Recently, the University of Wisconsin-Madison had its Twitter account hacked and a series of profane and unusual tweets were tweeted by the hackers to the account’s 160,000 followers. Reproduced below is the last of the tweets sent.
It took about three hours for the University to regain control of its account. The hacking seemed to be more mischievous than malicious. College and University Twitter accounts are frequently targeted by hackers and it is somewhat disheartening that educators are not doing more to protect the security of their accounts.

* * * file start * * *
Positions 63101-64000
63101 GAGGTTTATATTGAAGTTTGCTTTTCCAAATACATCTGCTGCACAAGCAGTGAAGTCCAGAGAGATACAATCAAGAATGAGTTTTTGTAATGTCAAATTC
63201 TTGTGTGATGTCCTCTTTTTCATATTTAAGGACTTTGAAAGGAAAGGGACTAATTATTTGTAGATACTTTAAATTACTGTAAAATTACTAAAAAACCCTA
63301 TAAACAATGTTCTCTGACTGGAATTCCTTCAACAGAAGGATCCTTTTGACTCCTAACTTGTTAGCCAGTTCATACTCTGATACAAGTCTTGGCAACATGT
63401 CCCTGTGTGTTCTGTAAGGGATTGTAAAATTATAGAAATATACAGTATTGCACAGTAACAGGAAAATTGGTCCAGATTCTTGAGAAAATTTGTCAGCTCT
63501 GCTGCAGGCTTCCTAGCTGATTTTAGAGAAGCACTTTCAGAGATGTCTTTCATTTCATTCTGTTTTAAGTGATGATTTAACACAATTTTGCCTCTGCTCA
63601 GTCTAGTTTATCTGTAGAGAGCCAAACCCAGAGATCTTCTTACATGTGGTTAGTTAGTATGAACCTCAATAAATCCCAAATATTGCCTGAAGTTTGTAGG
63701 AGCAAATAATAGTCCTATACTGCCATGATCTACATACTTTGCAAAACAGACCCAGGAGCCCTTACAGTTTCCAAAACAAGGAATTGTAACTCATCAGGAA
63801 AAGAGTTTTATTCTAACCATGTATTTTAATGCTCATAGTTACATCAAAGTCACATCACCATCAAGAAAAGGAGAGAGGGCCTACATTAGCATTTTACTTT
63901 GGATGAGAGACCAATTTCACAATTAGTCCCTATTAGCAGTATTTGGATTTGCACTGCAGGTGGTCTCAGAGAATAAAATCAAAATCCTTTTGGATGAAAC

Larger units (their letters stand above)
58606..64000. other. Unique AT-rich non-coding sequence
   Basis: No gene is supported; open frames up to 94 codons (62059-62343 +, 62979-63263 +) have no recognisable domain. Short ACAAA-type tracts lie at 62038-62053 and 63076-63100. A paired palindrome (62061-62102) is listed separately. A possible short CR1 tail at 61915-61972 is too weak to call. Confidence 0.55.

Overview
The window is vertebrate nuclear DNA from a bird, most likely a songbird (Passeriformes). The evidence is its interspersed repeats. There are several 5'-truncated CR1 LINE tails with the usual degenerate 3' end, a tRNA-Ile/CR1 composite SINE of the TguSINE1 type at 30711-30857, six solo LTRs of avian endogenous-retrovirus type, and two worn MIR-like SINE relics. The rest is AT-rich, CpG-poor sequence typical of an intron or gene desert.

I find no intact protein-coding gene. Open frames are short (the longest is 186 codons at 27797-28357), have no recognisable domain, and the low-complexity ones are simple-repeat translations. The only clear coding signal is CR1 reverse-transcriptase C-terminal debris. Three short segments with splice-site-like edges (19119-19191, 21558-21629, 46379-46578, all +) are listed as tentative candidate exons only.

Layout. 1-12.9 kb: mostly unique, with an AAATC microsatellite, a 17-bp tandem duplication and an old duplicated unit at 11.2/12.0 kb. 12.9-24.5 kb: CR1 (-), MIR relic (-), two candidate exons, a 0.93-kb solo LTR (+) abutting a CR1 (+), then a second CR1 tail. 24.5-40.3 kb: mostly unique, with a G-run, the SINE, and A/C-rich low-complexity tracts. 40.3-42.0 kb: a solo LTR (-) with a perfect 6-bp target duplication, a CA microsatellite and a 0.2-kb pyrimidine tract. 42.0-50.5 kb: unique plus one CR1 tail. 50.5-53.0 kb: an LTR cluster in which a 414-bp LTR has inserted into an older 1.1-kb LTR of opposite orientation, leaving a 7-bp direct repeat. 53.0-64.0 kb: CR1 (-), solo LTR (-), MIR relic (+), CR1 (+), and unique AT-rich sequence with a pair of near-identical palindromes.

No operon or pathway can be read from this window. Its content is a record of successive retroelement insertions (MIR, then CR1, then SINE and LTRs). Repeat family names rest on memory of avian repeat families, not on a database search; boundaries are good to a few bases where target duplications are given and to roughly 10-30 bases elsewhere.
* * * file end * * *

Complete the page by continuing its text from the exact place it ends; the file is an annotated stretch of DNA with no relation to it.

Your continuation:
The primary lesson to be learned from this hacking is the importance of using dual factor authentication whenever possible. With dual factor authentication even someone with your username and password would be unable to access your account without a special code that is sent by a text message to your cell phone which must be used to access the account. The dual factor authentication protocols used by many companies often permit you to avoid the use of the code if you are accessing your account from your usual device, but require the code if access to the account is being attempted from another device. Here is a link to instructions for using dual factor authentication with Twitter accounts. https://support.twitter.com/articles/20170388